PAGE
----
The Childless City


Kids are increasingly becoming rare sight in burgeoning cities.

Ultimately, everything boils down to what purpose a city should serve. History has shown that rapid declines in childbearing—whether in ancient Rome, seventeenth-century Venice, or modern-day Tokyo—correlate with an erosion of cultural and economic vitality. The post-family city appeals only to a certain segment of the population, one that, however affluent, cannot ensure a prosperous future on its own. If cities want to nurture the next generation of urbanites and keep more of their younger adults, they will have to find a way to welcome back families, which have sustained cities for millennia and given the urban experience much of its humanity.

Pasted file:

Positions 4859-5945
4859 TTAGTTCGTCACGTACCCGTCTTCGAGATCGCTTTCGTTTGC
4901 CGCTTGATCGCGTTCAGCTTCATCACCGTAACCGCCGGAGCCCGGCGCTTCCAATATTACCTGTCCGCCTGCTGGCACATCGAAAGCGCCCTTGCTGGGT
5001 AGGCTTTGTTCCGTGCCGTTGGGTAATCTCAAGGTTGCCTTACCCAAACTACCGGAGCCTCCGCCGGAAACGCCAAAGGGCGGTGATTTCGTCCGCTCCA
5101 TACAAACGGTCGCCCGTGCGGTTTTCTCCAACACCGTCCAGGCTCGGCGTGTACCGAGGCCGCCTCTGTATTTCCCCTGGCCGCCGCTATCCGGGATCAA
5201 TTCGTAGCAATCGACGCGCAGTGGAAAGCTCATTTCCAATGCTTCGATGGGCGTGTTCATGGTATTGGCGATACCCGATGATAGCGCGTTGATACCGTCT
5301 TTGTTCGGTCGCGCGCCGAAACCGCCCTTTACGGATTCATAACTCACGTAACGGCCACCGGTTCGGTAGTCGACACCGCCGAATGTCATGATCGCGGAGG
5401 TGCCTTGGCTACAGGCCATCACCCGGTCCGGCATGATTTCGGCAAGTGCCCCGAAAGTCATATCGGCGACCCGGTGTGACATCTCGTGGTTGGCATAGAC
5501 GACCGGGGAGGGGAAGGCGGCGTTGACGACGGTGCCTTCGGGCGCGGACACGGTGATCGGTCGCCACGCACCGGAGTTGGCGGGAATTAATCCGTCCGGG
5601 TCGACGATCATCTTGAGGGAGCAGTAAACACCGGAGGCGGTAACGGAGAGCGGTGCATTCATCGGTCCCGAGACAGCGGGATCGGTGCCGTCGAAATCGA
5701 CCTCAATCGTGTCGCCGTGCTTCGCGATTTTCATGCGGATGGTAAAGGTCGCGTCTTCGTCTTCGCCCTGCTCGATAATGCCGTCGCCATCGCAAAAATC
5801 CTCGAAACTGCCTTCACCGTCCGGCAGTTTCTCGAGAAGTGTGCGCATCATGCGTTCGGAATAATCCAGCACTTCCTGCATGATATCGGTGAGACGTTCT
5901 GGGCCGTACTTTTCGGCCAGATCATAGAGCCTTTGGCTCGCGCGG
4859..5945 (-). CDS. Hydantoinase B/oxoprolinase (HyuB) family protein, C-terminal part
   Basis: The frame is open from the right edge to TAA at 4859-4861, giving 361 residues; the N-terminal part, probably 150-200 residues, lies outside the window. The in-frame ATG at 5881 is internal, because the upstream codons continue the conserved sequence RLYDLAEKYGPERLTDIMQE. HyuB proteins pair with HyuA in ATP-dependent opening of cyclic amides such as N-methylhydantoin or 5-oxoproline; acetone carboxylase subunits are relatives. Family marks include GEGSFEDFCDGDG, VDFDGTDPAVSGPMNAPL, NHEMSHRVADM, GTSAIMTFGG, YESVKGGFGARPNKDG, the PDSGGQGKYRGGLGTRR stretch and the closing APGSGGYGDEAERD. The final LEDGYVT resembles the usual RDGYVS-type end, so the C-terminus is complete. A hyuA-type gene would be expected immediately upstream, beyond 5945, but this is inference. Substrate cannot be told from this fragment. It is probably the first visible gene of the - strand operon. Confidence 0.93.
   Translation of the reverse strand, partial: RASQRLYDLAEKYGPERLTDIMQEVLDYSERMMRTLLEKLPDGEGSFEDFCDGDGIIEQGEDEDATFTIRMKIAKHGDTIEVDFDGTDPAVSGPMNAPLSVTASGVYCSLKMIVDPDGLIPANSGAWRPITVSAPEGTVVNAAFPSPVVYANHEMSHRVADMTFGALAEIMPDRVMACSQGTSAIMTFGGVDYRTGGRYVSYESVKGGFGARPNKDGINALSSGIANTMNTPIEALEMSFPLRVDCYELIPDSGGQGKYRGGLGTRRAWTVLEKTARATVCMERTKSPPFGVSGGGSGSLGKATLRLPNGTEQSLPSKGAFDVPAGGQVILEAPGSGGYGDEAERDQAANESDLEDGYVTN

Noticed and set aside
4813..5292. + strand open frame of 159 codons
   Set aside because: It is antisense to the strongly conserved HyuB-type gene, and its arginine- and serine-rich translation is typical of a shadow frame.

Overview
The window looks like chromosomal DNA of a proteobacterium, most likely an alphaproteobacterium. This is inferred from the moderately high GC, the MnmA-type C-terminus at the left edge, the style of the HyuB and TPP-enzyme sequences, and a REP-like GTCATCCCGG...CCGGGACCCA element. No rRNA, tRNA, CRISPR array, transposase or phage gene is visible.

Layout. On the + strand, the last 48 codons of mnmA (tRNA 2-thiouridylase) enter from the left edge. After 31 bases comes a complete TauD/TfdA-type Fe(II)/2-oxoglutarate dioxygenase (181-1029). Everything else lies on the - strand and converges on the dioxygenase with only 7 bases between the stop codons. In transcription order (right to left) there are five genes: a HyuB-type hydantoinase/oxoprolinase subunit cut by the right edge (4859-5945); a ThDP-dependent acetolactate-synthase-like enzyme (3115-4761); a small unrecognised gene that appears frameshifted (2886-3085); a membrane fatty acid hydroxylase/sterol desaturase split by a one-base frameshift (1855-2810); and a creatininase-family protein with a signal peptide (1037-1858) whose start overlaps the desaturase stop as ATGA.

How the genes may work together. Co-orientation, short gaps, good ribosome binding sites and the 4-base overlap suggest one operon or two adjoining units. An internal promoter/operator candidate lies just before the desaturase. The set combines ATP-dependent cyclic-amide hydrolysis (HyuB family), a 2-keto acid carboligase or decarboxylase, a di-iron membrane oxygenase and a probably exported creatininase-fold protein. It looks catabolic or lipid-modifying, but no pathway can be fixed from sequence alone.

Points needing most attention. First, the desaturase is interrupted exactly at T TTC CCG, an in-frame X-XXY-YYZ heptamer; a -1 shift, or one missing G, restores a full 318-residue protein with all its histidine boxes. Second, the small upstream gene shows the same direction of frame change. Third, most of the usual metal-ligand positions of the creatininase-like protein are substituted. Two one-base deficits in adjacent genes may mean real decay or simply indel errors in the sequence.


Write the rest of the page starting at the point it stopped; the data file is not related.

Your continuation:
The complete article

Ali Modarres & Joel Kotkin — City Journal

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2 thoughts on “The Childless City

  1. Well said! I am fortunate enough to be a retiree living alone in San Jose, but unfortunate in that I rarely see a range of people of all ages close to my home. There are some young families in my condo complex, but they move out as their children need preschool or kindergarten. The city is not child- or family-friendly. The erosion of cultural and economic vitality to which you refer contributes to the isolation of seniors like myself. I am fortunate to have family and friends nearby, but I miss the diversity of interaction that my parents enjoyed.

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